Drawing occupies a strange land in the art world. It seems that every other month or so, someone announces the rebirth of drawing (usually coinciding with the opening of an exhibition focusing on drawing, strangely enough) -- which of course is the passive-aggressive way of saying that it drawing had, in fact, been dead up until now.
What does an exhibition space lend to an artwork? Most galleries are careful to keep their walls looking pristine in an effort to achieve the “negative space” that modernism insisted would allow art objects to be free of context, to exist in some sort of pure state of art. Hogwash of course. The context simply shifts to being a white-walled gallery -- our chosen temples of art, which grant everything shown inside an aura of the sacred. But would an artwork be diminished by being shown in a factory? Some might. Others could very well be improved by it, no sarcasm intended. Context is always going to be a part of the equation, and its importance can by downplayed or played up.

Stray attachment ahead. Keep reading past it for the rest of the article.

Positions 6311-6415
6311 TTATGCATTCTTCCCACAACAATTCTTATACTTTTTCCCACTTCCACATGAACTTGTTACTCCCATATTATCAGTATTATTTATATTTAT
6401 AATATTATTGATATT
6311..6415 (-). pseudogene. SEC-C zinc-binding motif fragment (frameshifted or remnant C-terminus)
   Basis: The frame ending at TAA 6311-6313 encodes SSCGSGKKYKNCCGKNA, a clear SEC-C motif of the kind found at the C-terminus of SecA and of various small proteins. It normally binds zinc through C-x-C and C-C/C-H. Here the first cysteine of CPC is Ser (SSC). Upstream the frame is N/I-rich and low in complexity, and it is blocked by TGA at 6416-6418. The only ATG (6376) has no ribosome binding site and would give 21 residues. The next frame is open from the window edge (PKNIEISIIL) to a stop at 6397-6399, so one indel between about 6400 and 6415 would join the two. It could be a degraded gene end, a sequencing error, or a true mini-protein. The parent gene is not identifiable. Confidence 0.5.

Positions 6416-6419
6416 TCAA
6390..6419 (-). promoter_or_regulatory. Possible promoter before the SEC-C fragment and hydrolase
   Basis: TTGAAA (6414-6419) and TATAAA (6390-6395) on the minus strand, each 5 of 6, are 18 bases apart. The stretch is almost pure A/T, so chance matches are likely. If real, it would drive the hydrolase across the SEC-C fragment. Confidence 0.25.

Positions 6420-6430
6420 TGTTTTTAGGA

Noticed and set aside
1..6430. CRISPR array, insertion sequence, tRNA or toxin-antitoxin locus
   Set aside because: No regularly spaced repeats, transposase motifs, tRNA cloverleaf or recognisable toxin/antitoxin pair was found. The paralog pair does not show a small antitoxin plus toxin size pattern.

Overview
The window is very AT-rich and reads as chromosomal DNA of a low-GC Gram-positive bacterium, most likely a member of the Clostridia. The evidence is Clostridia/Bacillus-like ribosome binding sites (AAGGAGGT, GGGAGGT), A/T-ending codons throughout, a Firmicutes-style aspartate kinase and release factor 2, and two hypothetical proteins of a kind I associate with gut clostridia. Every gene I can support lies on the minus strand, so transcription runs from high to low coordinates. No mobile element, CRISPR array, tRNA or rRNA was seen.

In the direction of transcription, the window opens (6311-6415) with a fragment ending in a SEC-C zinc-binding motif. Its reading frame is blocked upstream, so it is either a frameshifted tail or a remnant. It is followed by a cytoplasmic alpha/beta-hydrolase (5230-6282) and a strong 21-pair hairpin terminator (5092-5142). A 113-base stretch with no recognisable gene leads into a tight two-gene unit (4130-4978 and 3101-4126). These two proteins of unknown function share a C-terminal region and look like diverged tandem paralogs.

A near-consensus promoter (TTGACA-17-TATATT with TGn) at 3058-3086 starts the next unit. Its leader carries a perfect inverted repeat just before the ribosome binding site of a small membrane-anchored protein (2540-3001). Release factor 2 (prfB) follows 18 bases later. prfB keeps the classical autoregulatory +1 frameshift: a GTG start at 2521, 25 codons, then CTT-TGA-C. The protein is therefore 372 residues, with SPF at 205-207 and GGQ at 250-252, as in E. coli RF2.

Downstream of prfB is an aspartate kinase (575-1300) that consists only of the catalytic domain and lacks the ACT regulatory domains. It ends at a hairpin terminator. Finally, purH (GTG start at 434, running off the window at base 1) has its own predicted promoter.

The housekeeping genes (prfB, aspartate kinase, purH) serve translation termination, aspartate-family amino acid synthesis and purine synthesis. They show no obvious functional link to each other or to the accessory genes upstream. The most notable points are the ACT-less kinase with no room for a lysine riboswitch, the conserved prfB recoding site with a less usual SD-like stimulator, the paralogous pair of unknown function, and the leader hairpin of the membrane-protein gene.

A couple of weeks ago, I met a woman named Michiko Ogura who announced with tongue-in-cheek pride that she represented the smallest gallery in Tokyo -- and added, “...maybe in Japan.” Now how could I possibly turn down an opportunity to see something like that? Would it be one of those tiny buildings jammed in a space where no building was meant to go? Would it be in a broom closet? Would it be bigger than a bread-box?